2. “I agree that generalized water fluoridation is likely not the optimal method” — So why don’t dentists prescribe pharma-grade fluoride supplement tablets with dosage carefully calibrated to the needs of the patient? That’s what doctors do with all other medicine, correct? Ah, well, fluoride supplement are not FDA approved. In fact, the FDA issued a warning letter to Kirkman Laboratories in 2016 to cease production of such supplements. The Fluoride Action Network followed up with a petition to the FDA to ask them to ban all manufacturers from producing fluoride supplements instead of only Kirkman Laboratories. I’m not sure about the current status of this petition.

        1. FDA approval doesn’t necessarily weigh all facts and it’s subject to statute and politics, so just because something is FDA approved, does not mean it IS truly safe and effective, and by the same token, if something is not FDA approved, it does not mean that it is NOT safe and effective.
          Broccoli is not FDA approved either, but….(you get the idea).
          Quantification of the hazard and risk vs. benefit is important. As an example, we know for a fact that x-ray exposure causes cancer, so everyone is scared about getting dental xrays, but the amount of x-ray exposure from a full mouth digital x-ray scan is about the same radiation received from being INDOORS for a day. Is it ok to take an xray scan like that every day?
          Probably not. Is it much of a risk once every two years? Probably not. But if someone with a high rate of dental decay doesn’t get these xrays then they are at risk for untreated decay that can kill them, so the benefit of the x-ray outweighs the risk of the cancer from the x-ray. Same for risks and benefits apply to fluoride. Since the ADA has no motivation to poison the public with fluoride, I ascribe to the mainstream peer-reviewed public literature which I consider unbiased and shows that it works and is safe, even though public water fluoridation might not be the best route. Lastly, I personally know some of the reviewers and some of the authors on these papers. They’re just regular guys and gals like Dr. G and me, trying to figure out the truth; not a coven of sinister hooded figures in some dimly lit back room planning on poisoning the population and taking over the world. As I cited previously, every “research” paper I’ve seen from these “alternative” sites is of questionable authority in the extreme to the point that I find it a waste of time to read. There are just so many hours in the day to review published literature, so I stick with those that have an excellent reputation and have no obvious bias. On the other hand, Dr. G has pointed out numerous cases of bias in the mainstream literature which I take very seriously (sodium vs. hypertension and carb intake vs diabetes to name two). I would be very interested if you can come up with the same type of bias in the mainstream fluoride literature. I just don’t see it.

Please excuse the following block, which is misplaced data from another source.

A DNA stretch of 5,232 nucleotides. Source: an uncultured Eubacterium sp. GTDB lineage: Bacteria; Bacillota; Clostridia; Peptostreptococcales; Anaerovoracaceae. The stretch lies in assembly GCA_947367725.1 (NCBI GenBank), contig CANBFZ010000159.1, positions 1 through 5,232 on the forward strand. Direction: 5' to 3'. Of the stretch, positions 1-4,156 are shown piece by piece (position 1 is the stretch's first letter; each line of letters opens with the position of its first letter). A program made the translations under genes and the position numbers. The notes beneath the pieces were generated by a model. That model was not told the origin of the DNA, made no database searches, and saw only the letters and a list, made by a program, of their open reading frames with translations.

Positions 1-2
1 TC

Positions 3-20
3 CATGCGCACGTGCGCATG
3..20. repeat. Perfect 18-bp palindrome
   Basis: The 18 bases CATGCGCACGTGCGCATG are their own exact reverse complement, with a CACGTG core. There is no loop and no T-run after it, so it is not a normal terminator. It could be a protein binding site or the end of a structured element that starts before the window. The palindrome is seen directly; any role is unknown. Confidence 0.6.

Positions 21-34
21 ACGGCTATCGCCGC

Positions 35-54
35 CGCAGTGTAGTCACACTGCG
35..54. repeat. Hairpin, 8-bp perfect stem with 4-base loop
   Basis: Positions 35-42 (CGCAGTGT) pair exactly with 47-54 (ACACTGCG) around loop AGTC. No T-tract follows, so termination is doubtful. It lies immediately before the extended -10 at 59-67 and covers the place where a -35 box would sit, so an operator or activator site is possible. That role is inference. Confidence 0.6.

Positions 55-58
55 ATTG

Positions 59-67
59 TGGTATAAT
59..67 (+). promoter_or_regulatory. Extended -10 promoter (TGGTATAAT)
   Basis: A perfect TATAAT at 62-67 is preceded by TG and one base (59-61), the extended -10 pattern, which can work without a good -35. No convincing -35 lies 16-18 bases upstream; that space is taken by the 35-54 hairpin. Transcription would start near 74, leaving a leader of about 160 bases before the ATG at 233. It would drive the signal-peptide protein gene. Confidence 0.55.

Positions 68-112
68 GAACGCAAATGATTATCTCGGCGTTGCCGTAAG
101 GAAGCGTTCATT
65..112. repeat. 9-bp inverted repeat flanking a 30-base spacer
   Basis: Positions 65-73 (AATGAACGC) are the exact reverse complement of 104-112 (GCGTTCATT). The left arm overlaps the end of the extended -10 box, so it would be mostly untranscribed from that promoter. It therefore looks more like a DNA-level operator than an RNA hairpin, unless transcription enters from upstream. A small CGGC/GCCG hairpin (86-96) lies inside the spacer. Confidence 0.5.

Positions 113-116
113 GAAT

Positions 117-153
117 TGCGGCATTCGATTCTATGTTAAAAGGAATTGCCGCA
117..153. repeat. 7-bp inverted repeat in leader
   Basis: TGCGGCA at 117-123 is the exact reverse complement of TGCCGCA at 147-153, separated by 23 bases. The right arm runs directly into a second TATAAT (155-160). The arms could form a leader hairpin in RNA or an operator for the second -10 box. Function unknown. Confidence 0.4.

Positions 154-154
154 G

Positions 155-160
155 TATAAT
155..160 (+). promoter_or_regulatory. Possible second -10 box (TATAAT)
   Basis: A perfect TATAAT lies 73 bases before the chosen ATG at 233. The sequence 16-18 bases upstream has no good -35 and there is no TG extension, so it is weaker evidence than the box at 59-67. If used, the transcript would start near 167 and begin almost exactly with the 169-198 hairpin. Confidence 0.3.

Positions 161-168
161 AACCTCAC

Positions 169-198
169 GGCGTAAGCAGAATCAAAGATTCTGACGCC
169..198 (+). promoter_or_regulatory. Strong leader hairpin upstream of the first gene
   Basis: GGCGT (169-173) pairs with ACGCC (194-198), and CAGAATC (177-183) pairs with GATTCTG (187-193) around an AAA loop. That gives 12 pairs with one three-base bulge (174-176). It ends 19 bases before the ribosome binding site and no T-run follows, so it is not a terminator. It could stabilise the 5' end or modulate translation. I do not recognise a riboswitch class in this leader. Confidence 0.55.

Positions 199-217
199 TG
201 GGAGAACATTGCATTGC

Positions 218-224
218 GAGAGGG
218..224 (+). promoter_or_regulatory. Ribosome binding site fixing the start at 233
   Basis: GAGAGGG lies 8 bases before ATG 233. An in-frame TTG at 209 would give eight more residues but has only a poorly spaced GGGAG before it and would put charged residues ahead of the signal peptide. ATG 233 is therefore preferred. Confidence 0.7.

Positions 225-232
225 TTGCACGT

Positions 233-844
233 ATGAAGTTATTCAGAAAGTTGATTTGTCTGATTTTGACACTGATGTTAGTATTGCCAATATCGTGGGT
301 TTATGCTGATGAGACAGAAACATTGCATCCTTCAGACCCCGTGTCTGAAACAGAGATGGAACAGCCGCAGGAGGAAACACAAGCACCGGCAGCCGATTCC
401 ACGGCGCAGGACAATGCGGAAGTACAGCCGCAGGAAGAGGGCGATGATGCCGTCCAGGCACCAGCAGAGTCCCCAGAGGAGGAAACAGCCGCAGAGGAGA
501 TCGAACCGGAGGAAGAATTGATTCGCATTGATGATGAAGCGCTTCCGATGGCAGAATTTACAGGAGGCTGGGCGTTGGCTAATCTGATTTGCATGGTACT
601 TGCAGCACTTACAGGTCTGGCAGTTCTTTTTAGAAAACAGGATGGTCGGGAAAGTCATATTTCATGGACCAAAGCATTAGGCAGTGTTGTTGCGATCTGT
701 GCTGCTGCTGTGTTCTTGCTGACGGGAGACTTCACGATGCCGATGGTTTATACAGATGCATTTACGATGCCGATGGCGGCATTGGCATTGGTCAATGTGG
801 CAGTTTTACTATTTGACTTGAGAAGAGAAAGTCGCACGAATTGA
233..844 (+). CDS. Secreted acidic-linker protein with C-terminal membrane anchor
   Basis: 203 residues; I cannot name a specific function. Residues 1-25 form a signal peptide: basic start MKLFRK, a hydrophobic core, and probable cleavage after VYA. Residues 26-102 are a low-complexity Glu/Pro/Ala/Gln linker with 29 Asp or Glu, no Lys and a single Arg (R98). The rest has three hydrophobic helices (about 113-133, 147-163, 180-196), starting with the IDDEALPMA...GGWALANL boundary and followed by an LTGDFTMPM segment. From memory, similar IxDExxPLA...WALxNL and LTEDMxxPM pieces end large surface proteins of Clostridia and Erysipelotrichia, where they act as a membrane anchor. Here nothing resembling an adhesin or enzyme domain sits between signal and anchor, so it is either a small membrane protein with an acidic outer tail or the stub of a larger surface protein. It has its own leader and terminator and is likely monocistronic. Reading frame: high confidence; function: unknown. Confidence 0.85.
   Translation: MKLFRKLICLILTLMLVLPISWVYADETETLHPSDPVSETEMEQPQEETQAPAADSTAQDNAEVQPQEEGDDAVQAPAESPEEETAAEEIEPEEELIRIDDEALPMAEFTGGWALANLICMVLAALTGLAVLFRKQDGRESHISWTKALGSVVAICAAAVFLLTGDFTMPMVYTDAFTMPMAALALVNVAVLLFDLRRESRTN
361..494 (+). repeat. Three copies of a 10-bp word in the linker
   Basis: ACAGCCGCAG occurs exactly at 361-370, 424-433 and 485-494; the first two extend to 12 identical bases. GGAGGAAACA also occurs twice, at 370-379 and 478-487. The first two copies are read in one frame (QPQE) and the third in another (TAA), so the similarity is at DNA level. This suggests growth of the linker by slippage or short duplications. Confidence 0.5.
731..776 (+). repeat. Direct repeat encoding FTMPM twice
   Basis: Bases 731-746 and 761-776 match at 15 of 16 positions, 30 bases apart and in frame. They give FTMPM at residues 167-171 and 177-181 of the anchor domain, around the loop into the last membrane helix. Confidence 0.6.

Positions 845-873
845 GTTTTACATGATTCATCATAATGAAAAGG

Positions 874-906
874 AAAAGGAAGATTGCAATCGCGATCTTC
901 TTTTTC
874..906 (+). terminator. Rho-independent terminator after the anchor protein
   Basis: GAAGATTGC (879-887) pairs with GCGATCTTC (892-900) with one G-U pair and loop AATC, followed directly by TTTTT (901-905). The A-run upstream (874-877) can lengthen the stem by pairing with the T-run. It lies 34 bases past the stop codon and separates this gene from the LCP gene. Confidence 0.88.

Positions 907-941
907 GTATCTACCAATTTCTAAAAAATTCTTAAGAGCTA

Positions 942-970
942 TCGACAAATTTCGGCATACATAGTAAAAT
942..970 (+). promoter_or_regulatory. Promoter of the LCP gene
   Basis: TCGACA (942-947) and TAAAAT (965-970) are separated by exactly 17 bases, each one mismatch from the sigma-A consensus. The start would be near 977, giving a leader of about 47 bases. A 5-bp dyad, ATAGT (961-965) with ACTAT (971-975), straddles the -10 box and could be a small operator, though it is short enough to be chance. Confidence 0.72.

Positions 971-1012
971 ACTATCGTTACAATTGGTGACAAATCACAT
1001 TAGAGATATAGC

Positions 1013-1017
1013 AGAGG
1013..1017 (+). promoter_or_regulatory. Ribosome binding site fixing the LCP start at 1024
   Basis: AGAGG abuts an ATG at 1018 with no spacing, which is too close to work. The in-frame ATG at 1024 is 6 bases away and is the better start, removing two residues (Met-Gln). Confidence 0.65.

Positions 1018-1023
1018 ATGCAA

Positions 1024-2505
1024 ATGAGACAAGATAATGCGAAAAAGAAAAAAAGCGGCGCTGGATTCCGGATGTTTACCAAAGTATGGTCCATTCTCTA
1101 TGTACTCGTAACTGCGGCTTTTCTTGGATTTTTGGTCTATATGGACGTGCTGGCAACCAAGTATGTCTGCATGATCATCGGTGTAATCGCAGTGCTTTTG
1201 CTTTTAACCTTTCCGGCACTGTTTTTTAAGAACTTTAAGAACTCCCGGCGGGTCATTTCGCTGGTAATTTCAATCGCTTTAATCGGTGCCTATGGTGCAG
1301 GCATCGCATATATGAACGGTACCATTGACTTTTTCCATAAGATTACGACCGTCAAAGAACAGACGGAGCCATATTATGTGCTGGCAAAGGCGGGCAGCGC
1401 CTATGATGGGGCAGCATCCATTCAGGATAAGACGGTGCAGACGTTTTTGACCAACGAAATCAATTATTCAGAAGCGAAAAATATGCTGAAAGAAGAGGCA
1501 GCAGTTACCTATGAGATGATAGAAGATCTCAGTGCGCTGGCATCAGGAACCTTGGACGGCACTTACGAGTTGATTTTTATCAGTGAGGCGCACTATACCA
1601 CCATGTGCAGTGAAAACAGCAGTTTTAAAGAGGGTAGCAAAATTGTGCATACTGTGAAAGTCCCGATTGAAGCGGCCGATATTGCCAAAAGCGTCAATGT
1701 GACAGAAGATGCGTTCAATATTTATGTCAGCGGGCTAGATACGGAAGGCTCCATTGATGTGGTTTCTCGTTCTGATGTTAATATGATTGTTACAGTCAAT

Dr. Ben

          Virus-free.
          http://www.avg.com

          1. “FDA approval doesn’t necessarily weigh all facts and it’s subject to statute and politics, so just because something is FDA approved, does not mean it IS truly safe and effective, and by the same token, if something is not FDA approved, it does not mean that it is NOT safe and effective.” — Of course I agree, but if some medication is added to the water supply, isn’t it surprising that the same medication is not FDA approved and cannot legally be sold as a tablet supplement?

            “As I cited previously, every “research” paper I’ve seen from these “alternative” sites is of questionable authority in the extreme to the point that I find it a waste of time to read.” — Specifically which paper are you complaining about? I cited WHO data on the FAN website, but this is easy to cross check against the same data on the WHO website (well, Malmo University). My point is that the benefit of fluoride ingestion cannot be large because there is very little incremental benefit possible after the application of other means of good dental care.

            “the ADA has no motivation to poison the public with fluoride” — As I suggested, the water fluoridation policy may be the result of political pressure from companies trying to get rid of waste hydrofluorosilicic acid. Perhaps there is some faint evidence of benefit from fluoride ingestion, but I can imagine no reason to ingest low grade hydrofluorosilicic acid with all the additional contaminants.

            “if someone with a high rate of dental decay doesn’t get these xrays then they are at risk for untreated decay that can kill them, so the benefit of the x-ray outweighs the risk of the cancer from the x-ray. Same for risks and benefits apply to fluoride.” — Sure, I’m not claiming that there is no benefit to ingestion of fluoride. But the benefit is certainly not clear enough to add fluoride to the water supply. Those people with favorable risk/benefit profiles for fluoride ingestion can be given the correct dosage of fluoride, assuming that fluoride can eventually be FDA approved.

            1. You have some good points.